May 12, 2020

How To Season Cast Iron Skillets

Posted By: Maggie Stamper May 12, 2020
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One of the most commonly asked questions in cast iron care is, "How do I season my cast iron skillet?" Everyone has their own specific ways. However, some techniques are incorrect in how to season your cast iron. I've seen videos where people slab layers and layers of Crisco and stick the cast iron in the oven at 350 degrees with a drip tray. That's a recipe for failure. That will guarantee your cast iron to be a splotchy and sticky mess.

Grab your cast iron guys! We are going to tackle this project together.

What you will need:

Turn your oven on to 200 degrees.

You need to scrub your cast iron with stainless steel scrubbing pads, with soap and water. This process will help to loosen up any grime, old seasoning, and food particles. You want to get to the bare bottom of the cast iron skillet.

Dry your cast iron off completely with a microfiber towel.

Once your cast iron is completely dry, you will need to add your oil. The oil you use must have a high smoke point. Smoke points are most commonly left out in cast iron seasoning. Smoke points are critical to cast iron seasoning. Using an oil with a low smoke point will result in a sticky mess.

Smoke points are critical to reach. If you don't hit the smoke point, the seasoning will become sticky. This can affect how your food is prepared as well.

My go-to oils are rendered hog fat, bacon grease, lard, and veggie oil. The best way to tell if the oil you want to use has a high smoke point is to Google the oil's smoke point. The ideal smoke point is around 400 degrees.

Wipe your cast iron down (in my case ) with bacon fat. Once your cast iron is fully covered, you will need to wipe down your cast iron with another microfiber towel.

Place your cast iron in the oven upside down at 200 degrees for 15 minutes

After 15 minutes, you will need to scrub your cast iron down vigorously with a microfiber towel. A gentle wipe is not going to do the trick. You want to absorb all the oil in your skillet. This will prevent your cast iron from getting sticky spots.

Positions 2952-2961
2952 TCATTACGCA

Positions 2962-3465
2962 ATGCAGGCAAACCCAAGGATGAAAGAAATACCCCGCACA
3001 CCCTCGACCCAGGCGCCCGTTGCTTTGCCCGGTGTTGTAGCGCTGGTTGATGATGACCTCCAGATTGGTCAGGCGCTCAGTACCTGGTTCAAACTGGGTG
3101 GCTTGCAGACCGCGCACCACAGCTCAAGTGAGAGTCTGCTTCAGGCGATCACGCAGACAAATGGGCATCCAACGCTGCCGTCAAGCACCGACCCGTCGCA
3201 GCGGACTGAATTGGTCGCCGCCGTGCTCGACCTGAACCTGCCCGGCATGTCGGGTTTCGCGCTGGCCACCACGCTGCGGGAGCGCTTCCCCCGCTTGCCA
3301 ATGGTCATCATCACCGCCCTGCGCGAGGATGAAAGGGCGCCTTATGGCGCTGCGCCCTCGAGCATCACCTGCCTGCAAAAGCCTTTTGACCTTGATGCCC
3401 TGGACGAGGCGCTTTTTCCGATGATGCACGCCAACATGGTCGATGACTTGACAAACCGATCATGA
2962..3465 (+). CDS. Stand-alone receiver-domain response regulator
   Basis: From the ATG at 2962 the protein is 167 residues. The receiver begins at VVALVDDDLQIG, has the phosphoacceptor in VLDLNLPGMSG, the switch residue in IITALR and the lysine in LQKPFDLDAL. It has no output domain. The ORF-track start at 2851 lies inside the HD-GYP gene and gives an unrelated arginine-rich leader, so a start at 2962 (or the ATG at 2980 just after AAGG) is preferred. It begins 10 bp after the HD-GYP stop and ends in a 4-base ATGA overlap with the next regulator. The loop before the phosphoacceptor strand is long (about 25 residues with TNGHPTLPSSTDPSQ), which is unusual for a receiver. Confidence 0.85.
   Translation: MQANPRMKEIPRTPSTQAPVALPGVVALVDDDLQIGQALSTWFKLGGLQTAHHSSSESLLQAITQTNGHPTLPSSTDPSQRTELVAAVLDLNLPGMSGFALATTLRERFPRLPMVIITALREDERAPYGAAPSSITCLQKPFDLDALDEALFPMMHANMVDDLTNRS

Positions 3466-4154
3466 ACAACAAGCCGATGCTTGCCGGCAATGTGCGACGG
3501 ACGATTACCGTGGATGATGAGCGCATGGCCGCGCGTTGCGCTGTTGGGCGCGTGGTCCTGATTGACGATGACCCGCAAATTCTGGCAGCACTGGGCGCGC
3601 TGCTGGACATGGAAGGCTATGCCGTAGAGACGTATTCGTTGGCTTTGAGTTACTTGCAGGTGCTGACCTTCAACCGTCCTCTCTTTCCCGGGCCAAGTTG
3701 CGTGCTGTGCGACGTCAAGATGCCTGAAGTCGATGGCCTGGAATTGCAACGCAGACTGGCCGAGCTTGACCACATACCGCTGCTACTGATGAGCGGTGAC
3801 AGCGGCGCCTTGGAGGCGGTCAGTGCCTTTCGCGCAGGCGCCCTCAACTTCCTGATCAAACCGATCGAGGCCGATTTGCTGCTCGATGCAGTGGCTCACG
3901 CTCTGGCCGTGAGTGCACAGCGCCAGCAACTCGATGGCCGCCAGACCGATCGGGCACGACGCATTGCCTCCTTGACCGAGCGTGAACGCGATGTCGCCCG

Place your skillet back in the oven at 200 degrees for 15 minutes. Wipe down with a microfiber towel vigorously and repeat one more time at 200 degrees.

After the third wipe down, you need to place the skillet back in the oven at 425 degrees for one to two hours.

Why so long? This will burn the oil off your cast iron skillet. Failure to burn off the oil will cause your skillet to become sticky. If your skillet does become sticky, this video will help you to fix the sticky problem.

Turn your oven off and allow the cast iron to cool down completely. One layer of seasoning is not enough for your cast iron. There needs to be about three layers. When your cast iron starts to bead up like raindrop on a waxed car, then there is enough seasoning on your cast iron. This video is a perfect demonstration.

Repeat the seasoning process like the first application of seasoning, for the second and third layers.

Second layers of seasoning to the left and the first layer on the right.

After the third layer is completed, I always add a small drop of oil and wipe off. This helps to strengthen the seasoning and adds that deep black shine you need. This is just good practice to do for any cast iron.

After you have successfully added seasoning to your cast iron, there is no need to ever season your cast iron again after cooking. Unless the seasoning has completely lifted off your cast iron by burning food or cooking in acidic food. I re-season my pans twice a year because I cook a lot in my family. This helps me to stay on top of my cast iron and to avoid running into any issues while I'm cooking.

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Maggie Stamper, Old Time Cast Iron Restoration
Hey, ya'll! I'm Maggie Stamper founder and blogger of Old Time Cast Iron. Thanks for joining me and allowing me to share some of my favorite memories, recipes, and finds with you.

I'm a wife and mother to three children. Born and raised as a farm girl in the small town of Greenbrier, Tennessee, I loved spending time with Mammie (grandmother). That's where my love for cooking started, right at her farm table which launched into cast iron skillet cooking later as a young adult.

Today, I love to blog, restore, cook, and treasure hunt for cast iron skillets. Be sure to check back in often because you'll always find something new to enjoy!

Be sure to follow me.
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